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Deutsche Telekom chief executive Kai-Uwe Ricke on Thursday dismissed speculation he might quit as the telecoms group battles falling prices and customer flight.

Shares in Deutsche Telekom fell as it cut its profit forecast for this year by 10 per cent and signalled that earnings would be stagnant in 2007, given competition at home.

Shares were 7 per cent off at €11.21, buoyed only by plans to buy back 62.7m shares, the number issued to take over the listed T-Online unit in 2005.

Presenting second-quarter figures at its headquarters in Bonn, Mr Ricke said dealing with the “huge transformation” of the telecoms industry was “a marathon”.

“I’m ready, the team is ready, the management board is ready to take that challenge,” said Mr Ricke, who took over as chief executive in summer 2002.

The company said declining results at its fixed-line unit in Germany were no longer being balanced by the growth of mobile units abroad.

Like other former state-owned monopolies in Europe, Deutsche Telekom is suffering a flight of customers from traditional fixed-line subscriptions to internet and mobile phones. France Télécom has seen earnings from its fixed-line business face pressure from rivals using broadband to offer cut-price VoIP phone deals.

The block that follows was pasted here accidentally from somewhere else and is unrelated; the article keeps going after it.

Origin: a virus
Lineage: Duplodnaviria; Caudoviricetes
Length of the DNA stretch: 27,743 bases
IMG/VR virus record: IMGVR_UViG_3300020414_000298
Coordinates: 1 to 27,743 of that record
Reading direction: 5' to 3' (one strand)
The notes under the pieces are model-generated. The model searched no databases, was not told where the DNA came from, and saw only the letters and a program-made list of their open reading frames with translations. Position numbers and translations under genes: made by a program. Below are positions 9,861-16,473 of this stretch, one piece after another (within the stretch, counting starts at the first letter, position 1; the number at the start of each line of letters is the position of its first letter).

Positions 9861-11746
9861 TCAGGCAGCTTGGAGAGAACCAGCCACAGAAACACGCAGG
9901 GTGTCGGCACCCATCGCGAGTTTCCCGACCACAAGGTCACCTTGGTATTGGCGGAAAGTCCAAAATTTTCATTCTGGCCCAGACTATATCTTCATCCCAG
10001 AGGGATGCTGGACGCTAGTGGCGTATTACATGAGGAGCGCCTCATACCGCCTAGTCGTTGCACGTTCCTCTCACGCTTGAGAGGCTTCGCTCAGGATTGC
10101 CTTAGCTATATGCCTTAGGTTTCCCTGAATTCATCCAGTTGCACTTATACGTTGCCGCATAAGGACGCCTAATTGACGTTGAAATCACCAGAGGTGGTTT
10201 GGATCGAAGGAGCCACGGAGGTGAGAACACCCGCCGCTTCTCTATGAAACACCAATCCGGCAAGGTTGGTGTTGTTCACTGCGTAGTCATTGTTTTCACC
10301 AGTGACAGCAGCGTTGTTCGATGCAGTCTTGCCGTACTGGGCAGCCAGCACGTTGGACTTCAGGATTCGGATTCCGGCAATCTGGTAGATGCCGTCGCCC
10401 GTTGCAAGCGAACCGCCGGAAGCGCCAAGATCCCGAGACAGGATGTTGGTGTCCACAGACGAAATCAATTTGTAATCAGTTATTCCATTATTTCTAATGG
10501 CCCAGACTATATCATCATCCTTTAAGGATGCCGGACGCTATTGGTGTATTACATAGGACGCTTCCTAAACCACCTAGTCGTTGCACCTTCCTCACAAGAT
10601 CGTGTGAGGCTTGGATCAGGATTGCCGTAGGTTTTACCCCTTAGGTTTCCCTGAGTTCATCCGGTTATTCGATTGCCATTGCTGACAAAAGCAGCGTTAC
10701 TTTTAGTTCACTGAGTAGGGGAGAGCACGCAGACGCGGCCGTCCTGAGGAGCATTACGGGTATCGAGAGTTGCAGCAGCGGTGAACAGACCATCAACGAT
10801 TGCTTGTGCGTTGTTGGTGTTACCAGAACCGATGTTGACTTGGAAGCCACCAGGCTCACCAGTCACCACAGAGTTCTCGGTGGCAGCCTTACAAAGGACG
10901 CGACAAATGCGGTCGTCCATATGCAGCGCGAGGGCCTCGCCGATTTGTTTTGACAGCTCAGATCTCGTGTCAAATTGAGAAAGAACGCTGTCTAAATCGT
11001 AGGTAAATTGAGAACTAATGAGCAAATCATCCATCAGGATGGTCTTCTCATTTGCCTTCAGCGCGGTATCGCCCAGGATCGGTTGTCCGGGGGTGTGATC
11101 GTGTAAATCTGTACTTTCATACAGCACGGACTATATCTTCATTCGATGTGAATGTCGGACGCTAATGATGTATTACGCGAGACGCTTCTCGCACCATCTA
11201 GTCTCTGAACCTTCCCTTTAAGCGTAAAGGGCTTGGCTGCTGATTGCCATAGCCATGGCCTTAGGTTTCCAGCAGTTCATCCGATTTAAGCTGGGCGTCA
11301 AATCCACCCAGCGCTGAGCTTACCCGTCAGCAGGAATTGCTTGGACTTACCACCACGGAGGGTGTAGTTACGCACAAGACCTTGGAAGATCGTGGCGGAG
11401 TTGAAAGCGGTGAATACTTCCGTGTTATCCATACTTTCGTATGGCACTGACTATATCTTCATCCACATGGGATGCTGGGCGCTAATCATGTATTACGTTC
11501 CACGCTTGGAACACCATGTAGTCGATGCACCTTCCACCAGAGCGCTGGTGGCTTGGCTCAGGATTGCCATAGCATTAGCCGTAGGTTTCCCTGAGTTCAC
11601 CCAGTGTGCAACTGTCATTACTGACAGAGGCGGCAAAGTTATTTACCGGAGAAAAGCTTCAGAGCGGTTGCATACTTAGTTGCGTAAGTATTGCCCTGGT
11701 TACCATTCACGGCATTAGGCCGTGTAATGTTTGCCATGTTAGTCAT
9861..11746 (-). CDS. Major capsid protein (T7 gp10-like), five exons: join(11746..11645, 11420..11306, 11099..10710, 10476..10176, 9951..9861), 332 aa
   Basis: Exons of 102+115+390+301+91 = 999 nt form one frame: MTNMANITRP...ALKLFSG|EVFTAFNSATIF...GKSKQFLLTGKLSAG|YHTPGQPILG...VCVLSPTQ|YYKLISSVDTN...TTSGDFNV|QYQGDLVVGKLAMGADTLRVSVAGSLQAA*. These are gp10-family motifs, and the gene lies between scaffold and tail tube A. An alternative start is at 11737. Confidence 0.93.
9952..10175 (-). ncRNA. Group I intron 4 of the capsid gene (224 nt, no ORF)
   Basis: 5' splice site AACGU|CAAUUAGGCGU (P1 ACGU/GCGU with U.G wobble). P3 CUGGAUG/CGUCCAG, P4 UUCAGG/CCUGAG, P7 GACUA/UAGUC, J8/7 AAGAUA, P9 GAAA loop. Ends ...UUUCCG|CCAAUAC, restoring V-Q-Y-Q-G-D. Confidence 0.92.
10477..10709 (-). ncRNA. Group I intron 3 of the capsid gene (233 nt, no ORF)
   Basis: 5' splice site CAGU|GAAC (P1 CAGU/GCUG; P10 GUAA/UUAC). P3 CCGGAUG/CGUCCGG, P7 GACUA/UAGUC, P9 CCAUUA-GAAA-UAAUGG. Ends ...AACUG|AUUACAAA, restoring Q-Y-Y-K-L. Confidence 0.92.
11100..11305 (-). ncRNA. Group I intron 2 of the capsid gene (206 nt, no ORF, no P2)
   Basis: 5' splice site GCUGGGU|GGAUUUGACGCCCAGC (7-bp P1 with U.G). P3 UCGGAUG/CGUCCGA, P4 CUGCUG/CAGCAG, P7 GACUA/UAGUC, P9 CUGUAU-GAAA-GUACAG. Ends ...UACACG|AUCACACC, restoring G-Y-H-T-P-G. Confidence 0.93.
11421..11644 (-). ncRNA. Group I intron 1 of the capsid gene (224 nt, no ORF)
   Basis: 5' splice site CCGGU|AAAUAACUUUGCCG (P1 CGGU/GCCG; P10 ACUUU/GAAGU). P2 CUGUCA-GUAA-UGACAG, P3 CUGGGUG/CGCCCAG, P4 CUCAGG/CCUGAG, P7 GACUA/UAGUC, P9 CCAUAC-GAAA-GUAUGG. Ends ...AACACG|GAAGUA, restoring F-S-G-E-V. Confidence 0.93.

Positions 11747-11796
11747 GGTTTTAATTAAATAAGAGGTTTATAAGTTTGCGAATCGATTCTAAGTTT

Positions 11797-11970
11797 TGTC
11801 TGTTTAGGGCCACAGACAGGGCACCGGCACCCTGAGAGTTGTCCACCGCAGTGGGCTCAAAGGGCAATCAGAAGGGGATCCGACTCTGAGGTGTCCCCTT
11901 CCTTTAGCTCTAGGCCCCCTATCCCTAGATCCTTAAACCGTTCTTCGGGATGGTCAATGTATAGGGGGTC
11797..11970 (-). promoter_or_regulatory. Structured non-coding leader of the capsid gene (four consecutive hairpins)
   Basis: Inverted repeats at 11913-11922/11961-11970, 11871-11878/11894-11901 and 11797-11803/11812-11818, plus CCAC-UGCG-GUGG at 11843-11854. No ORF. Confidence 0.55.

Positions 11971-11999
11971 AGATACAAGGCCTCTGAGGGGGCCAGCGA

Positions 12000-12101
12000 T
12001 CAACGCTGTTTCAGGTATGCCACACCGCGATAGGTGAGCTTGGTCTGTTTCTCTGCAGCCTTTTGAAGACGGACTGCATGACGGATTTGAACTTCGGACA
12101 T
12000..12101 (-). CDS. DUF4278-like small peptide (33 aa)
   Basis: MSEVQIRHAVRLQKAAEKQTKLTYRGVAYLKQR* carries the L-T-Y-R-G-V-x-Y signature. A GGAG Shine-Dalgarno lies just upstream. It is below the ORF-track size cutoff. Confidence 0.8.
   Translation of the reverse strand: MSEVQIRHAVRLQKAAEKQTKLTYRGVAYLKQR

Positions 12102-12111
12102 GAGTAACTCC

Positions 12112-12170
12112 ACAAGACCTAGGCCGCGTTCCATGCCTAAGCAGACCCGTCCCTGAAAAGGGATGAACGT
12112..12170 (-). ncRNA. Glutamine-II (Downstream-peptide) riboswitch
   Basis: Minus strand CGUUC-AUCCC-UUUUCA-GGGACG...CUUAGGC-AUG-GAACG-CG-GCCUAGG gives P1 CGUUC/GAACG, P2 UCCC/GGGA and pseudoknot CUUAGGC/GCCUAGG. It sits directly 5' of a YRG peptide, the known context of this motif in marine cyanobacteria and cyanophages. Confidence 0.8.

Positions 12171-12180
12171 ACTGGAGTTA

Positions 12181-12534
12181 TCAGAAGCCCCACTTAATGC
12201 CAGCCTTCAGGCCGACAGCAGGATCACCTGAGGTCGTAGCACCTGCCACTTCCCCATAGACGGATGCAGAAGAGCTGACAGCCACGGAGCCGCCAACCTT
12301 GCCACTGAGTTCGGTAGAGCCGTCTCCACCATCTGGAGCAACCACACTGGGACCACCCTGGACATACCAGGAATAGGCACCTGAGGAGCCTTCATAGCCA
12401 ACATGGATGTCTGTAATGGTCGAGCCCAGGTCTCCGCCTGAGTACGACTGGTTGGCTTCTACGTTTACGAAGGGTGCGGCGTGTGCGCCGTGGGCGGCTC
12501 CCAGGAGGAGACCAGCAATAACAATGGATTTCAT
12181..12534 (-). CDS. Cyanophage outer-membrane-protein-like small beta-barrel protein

But BT Group of the UK, though warning of broadband price wars, said it saw increasing profit from such “new-wave” activities.

Deutsche Telekom lost 2m old fixed-line accounts and added only 1.1m broadband subscriptions in the year to the end of June. Total lines rose slightly to 50.1m on demand from re-sellers.

Earnings before interest, taxes and other items fell 7.2 per cent to €4.8bn ($6.1bn) while sales grew 2.6 per cent to €15.1bn. Both figures were below analysts’ forecasts.

Earnings before interest, tax and other items were forecast to hover between €19.2bn and €19.7bn, down from €20.2bn-€20.7bn, in 2007.

Sales at the German fixed-line unit fell 5 per cent to €6.1bn and earnings plummeted 7.8 per cent to €2.2bn as companies slashed prices.

Global sales of the mobile unit rose 9.2 per cent to €7.9bn but earnings fell 3.3 per cent to €2.4bn.

Copyright The Financial Times Limited 2017. All rights reserved.
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